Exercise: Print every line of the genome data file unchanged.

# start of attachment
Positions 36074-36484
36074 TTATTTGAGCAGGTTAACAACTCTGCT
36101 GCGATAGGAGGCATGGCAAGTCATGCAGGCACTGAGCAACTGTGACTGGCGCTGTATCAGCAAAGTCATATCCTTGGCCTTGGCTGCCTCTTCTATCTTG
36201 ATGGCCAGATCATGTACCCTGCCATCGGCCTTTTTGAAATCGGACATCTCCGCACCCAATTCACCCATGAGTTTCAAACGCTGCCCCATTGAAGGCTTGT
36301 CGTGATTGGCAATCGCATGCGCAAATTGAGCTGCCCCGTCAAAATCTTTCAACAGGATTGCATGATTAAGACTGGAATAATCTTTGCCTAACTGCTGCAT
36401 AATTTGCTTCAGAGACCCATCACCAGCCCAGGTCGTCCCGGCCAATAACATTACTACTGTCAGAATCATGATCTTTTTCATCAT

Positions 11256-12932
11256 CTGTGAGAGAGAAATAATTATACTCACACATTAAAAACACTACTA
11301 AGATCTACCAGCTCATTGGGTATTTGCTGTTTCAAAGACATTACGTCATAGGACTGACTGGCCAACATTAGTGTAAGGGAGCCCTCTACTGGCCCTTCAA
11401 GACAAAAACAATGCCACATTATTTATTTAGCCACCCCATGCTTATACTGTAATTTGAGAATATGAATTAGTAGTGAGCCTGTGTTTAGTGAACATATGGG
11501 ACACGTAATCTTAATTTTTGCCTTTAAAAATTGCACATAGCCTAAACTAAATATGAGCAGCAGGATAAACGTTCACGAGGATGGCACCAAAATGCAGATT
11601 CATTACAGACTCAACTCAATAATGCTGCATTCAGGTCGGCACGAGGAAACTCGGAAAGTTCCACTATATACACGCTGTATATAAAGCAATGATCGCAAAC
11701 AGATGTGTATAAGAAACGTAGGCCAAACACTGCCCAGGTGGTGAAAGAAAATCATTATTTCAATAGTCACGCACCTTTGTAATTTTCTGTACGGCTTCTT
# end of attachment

Positions 36074-36484
36074 TTATTTGAGCAGGTTAACAACTCTGCT
36101 GCGATAGGAGGCATGGCAAGTCATGCAGGCACTGAGCAACTGTGACTGGCGCTGTATCAGCAAAGTCATATCCTTGGCCTTGGCTGCCTCTTCTATCTTG
36201 ATGGCCAGATCATGTACCCTGCCATCGGCCTTTTTGAAATCGGACATCTCCGCACCCAATTCACCCATGAGTTTCAAACGCTGCCCCATTGAAGGCTTGT
36301 CGTGATTGGCAATCGCATGCGCAAATTGAGCTGCCCCGTCAAAATCTTTCAACAGGATTGCATGATTAAGACTGGAATAATCTTTGCCTAACTGCTGCAT
36401 AATTTGCTTCAGAGACCCATCACCAGCCCAGGTCGTCCCGGCCAATAACATTACTACTGTCAGAATCATGATCTTTTTCATCAT

Positions 11256-12932
11256 CTGTGAGAGAGAAATAATTATACTCACACATTAAAAACACTACTA
11301 AGATCTACCAGCTCATTGGGTATTTGCTGTTTCAAAGACATTACGTCATAGGACTGACTGGCCAACATTAGTGTAAGGGAGCCCTCTACTGGCCCTTCAA
11401 GACAAAAACAATGCCACATTATTTATTTAGCCACCCCATGCTTATACTGTAATTTGAGAATATGAATTAGTAGTGAGCCTGTGTTTAGTGAACATATGGG
11501 ACACGTAATCTTAATTTTTGCCTTTAAAAATTGCACATAGCCTAAACTAAATATGAGCAGCAGGATAAACGTTCACGAGGATGGCACCAAAATGCAGATT
11601 CATTACAGACTCAACTCAATAATGCTGCATTCAGGTCGGCACGAGGAAACTCGGAAAGTTCCACTATATACACGCTGTATATAAAGCAATGATCGCAAAC
11701 AGATGTGTATAAGAAACGTAGGCCAAACACTGCCCAGGTGGTGAAAGAAAATCATTATTTCAATAGTCACGCACCTTTGTAATTTTCTGTACGGCTTCTT